Jeep Grand Cherokee 2019 trailhawk (4x4)
review

2019 Jeep Grand Cherokee Trailhawk review

Rating: 8.0
$73,500 Mrlp
  • Fuel Economy
    7.5L
  • Engine Power
    184kW
  • CO2 Emissions
    198g
  • ANCAP Rating
    5Stars
Affordable luxury off-road-capable SUVs are hard to come by. Jeep aims the Grand Cherokee Trailhawk at buyers that want all of the features and all of the off-road ability. But, is it getting on a little too much? Paul Maric finds out.
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If ever there were a fall from grace, the Jeep Grand Cherokee would be it. It went from commanding a 15 per cent market share in 2014 to being a mere blip on the radar in its segment with less than four per cent share of sales in 2018.

Recently, Jeep has also been surpassed by MG and Skoda in terms of overall monthly sales. So to say it's looking grim would be an understatement.

But, sometimes the best sellers in the segment are far from the best cars in that segment. Could the 2019 Jeep Grand Cherokee Trailhawk be one of them? Only one way to find out.

Priced from $73,950 (plus on-road costs), the Grand Cherokee Trailhawk sits second from the top of the non-performance Grand Cherokee range, with only the $78,450 Grand Cherokee Overland above it before you step into the $91,450 Grand Cherokee SRT and beyond.

As a result, it's pretty loaded with features. The exposed red recovery hooks, all-terrain tyres and 'Trail Rated' badge give you an indication of its off-road prowess – more on this later.

Sitting on 18-inch alloy wheels and 265mm-wide chunky rubber, the Trailhawk is designed to take the already capable Grand Cherokee and make it even more capable off-road, while retaining the luxury highlights.

Under the bonnet, the Trailhawk is powered exclusively by Jeep's grunty 3.0-litre turbocharged six-cylinder diesel engine that pumps out 184kW of power and 570Nm of torque.

Sending torque through an eight-speed automatic transmission, it consumes an official combined fuel consumption figure of 7.5 litres of fuel per 100km. We managed to achieve fuel economy high in the eights after a mix of city and highway driving.

Using Jeep's Quadra-Drive II four-wheel-drive system, it's a permanent four-wheel drive with a low-range transmission and a built-in electronic limited-slip rear differential.

Being Trail Rated, it also picks up a number of drive modes to help it off-road. These include Auto, Sand, Snow, Mud and Rock. Additionally, there's also a hill descent control mode, plus height-adjustable air suspension.

In terms of off-road equipment, the Trailhawk's air suspension can be jacked up to offer an impressive 260mm of ground clearance to pass even the biggest of rocks (or kerbs) you could throw at it.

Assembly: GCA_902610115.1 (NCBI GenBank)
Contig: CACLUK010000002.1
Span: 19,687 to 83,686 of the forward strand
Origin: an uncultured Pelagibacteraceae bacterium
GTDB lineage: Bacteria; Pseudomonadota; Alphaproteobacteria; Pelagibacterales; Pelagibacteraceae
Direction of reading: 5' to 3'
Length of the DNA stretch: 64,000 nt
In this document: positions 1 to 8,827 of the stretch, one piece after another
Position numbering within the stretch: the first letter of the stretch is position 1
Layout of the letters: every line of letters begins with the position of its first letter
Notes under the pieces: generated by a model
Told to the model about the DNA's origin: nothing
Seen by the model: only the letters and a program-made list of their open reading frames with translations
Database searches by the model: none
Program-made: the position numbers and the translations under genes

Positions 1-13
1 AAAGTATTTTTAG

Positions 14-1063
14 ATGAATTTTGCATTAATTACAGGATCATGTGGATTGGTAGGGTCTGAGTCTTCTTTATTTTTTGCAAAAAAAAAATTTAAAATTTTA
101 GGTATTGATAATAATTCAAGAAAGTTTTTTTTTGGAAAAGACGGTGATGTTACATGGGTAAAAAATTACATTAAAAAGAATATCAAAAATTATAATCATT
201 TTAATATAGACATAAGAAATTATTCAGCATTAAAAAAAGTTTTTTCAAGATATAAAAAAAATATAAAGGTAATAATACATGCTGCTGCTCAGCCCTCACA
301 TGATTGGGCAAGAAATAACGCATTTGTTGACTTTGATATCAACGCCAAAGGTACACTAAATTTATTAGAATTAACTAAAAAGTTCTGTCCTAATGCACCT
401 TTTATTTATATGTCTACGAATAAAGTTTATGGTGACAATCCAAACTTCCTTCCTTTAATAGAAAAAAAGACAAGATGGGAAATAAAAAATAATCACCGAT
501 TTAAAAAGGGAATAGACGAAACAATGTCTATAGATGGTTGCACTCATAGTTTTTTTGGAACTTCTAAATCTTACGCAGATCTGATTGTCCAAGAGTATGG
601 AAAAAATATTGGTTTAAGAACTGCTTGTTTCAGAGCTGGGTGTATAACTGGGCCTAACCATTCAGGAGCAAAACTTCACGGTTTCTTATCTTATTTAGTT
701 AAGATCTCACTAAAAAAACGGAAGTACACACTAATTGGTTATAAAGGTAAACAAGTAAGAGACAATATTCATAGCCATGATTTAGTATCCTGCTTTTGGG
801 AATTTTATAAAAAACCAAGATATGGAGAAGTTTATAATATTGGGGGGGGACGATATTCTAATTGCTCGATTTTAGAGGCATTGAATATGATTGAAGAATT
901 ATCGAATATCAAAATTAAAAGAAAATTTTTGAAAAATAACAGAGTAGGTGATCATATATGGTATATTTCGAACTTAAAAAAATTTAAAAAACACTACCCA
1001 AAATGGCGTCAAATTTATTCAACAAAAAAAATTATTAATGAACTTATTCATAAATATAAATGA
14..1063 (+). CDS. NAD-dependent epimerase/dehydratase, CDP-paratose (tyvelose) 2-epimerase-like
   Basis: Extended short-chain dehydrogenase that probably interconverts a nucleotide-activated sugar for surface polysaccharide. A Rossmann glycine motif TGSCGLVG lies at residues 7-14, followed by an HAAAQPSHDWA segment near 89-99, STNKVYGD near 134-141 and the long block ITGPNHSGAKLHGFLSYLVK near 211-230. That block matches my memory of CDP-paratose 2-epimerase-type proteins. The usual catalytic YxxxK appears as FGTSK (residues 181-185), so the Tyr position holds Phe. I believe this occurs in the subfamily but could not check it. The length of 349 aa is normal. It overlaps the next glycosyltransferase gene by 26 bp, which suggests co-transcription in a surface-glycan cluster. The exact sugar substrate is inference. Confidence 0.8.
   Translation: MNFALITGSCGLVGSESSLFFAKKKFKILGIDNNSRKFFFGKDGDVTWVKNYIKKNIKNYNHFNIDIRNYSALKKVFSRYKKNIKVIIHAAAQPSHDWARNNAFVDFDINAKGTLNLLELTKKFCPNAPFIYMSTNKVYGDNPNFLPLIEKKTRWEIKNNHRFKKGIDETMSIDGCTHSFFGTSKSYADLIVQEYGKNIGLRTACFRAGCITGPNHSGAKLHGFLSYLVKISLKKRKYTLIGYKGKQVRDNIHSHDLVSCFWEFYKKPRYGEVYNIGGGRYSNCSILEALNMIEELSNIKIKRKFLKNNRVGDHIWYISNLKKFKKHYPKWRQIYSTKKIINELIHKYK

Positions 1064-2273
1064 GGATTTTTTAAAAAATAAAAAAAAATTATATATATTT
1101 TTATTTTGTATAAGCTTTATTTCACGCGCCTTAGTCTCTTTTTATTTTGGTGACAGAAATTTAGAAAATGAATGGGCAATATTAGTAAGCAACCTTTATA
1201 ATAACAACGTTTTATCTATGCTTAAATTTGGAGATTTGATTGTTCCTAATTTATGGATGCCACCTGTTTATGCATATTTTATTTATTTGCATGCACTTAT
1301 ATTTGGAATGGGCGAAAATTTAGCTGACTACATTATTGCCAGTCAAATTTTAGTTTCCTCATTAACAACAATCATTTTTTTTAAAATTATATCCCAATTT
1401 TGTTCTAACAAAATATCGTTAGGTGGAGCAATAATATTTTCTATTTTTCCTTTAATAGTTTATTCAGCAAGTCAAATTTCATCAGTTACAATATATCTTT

It's not all cosmetic either – if you discount the black decal on the bonnet and grey wing mirror covers – because the Trailhawk also gets underbody protection in the form of scrape-ready skid plates.

Step into the cabin and it's not hard to see why the Grand Cherokee has commanded so much appeal over the past few years. It's a properly luxury place to be seated with leather as far as the eye can see, along with soft-touch materials either side of any leather surface.

But, look a little closer and you'll spot things that begin to irritate fairly quickly. These include the misaligned glovebox (you can see the top-right edge out of alignment in the pictures attached to this review) and things like the foot-operated park brake, which has become a thing of the past in most modern vehicles.

These grievances aside, Jeep has done an impressive job of keeping the cabin modern. Most of that comes down to the infotainment system, which we'd rate as one of the best in the business.

UConnect uses an 8.4-inch colour touchscreen with an ultra-fast processor to transition between screens and accept virtually any voice commands thrown at it. It also includes Apple CarPlay and Android Auto, along with a host of installable applications that further its functionality.

We love all the hidden gems in there, too, such as the ability to change the satellite-navigation position cursor into an old Jeep or a bunch of other avatars.

The sound system also needs to be called out – it's sensational. Featuring nine speakers and a subwoofer, it offers plenty of punch and delivers an audio experience unmatched in this segment.

Also ahead of the driver is an LCD display that offers the speedometer, off-road controls (and handy off-road functions such as tilt angle and off-road status) and trip computer.